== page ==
Atrazine - Banned in EU
Dichlobenil (2,6-dichlorobenzonitrile)
Sodium Chlorate

Popular Weed Killer Ingredients:

Below is a table of popular weed killers and their active ingredients:


Trade Name
Active Ingredients
B&Q Complete
General and spot weed killer
Casaron G4
On areas where no growth is wanted.
fast acting ground clearance (agricultural use only), perennial weeds not completely killed
Systemic and Residual
Diflufenican and Oxadiazon
paths and gravel
general to clear for planting and as a spot weeder
general to clear for planting and as a spot weeder
fast acting ground clearance, perennial weeds not completely killed
Weedol MAX
Pelargonic acid
fast acting, perennial weeds not completely killed

Where to buy Weed Killer:

Up to 50% off on selected online orders

Obviously all the major DIY stores, Garden Centres and even Super Markets will stock weed killers like Roundup, Path Clear and Weedol. Roundup weed killer is probably the most well known and used of the spot weed killers.

For some of the more specialised and industrial ones try some of these websites:

Interstate Products
Terra Firma
Rigby Taylor

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Timing the application of weedkillers or herbicides is very important. The best time to apply weedkiller for almost all types of weeds is when they are seeding. Since most weeds spread by seed it makes sense to apply before flowering.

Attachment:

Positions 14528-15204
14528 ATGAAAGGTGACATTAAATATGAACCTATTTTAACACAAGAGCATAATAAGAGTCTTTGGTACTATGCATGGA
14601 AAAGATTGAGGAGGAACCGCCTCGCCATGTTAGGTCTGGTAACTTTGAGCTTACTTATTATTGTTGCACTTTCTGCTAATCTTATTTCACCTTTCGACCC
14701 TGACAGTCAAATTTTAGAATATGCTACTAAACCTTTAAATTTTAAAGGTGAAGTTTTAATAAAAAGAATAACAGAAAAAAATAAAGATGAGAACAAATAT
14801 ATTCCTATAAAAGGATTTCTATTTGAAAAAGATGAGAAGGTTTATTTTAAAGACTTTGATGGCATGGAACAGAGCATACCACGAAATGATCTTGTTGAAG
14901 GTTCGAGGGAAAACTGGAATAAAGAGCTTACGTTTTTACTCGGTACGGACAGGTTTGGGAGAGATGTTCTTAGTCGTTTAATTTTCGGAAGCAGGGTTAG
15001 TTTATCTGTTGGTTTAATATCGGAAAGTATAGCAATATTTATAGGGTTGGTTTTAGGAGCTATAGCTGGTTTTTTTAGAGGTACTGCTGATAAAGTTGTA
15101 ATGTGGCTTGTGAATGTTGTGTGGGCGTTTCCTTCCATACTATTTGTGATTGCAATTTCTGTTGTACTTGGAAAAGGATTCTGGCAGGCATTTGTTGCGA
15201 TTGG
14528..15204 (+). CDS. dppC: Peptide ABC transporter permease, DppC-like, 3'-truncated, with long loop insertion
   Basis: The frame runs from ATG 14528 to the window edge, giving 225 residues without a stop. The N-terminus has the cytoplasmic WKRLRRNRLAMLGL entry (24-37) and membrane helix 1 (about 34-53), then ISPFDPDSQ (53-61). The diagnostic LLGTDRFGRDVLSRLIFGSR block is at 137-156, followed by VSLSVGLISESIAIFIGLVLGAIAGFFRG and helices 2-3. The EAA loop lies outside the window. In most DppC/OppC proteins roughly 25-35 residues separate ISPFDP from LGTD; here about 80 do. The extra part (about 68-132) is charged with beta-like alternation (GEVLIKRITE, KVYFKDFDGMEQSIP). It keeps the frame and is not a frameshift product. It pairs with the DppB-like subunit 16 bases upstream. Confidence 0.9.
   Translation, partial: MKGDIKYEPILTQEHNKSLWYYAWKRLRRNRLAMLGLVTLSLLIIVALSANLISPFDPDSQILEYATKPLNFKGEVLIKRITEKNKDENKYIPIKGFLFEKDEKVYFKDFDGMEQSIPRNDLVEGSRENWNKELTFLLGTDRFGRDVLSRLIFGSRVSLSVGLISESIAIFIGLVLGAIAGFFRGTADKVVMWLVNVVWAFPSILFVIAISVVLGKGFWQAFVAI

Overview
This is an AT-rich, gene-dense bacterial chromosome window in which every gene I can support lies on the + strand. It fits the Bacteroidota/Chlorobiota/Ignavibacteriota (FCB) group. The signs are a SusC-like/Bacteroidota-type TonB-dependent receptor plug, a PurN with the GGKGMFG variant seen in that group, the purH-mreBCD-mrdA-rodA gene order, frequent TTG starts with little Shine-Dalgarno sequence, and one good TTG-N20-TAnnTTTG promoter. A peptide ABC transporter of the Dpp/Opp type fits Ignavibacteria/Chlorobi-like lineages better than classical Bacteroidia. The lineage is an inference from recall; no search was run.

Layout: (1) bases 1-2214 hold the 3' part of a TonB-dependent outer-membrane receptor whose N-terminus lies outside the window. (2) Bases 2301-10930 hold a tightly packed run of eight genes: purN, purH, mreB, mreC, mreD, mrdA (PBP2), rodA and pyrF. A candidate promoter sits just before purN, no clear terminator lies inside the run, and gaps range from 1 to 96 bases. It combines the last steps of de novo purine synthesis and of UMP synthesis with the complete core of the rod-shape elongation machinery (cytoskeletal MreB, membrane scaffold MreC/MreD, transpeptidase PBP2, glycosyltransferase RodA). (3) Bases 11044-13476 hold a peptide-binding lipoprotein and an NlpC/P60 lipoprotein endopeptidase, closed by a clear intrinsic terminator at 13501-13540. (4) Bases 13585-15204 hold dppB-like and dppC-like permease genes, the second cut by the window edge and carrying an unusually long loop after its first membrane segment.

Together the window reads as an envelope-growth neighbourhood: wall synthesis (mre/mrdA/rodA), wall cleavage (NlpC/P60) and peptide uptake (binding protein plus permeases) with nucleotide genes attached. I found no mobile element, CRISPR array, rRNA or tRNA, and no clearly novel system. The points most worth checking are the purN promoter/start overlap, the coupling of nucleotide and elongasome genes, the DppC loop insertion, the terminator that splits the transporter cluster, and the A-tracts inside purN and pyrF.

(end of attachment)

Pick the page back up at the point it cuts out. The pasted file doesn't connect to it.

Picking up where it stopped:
Biennial weeds tend to be more easily eradicated in their first season when they are seedlings or small rosettes.

When attempting to treat perennials an application of a systemic weedkiller in the autumn when they are transferring sugars to the roots and other underground parts for winter storage can be very effective. Especially for weeds that are difficult to control. For the best results allow the weed to develop plenty of leaves to increase the surface area which can absorb the herbicide, which in turn will be passed down to the roots. Make sure and leave them intact until the weed shows signs of dying.

Weedkiller will have less effect on plants/weeds under stress such as waterlogging, drought or low temperature as they are not as healthy and growing poorly. Plants have a vascular system which takes water up through vessels (xylem) and moves the sugars that are produced in the leaves to the rest of the plant through other vessels (phloem), so it is best to apply weed killers during periods of good growth when the sap is moving around the plant at a higher rate and the chemical will be taken with it.

If the weed is well established with a good perenniating system or if there is insufficient topgrowth to absorb enough chemical, one application may not be enough to remove it completely. If the weed has been present for some time there will be a store of seeds allowing it to re-establish itself e.g. Clover, Daisy and Creeping Buttercup in a lawn.

The method of application must also be taken into consideration: How large is the area and what percentage of the area is covered by weeds? Do we have to be selective by using spot weed control methods and killers such as Roundup.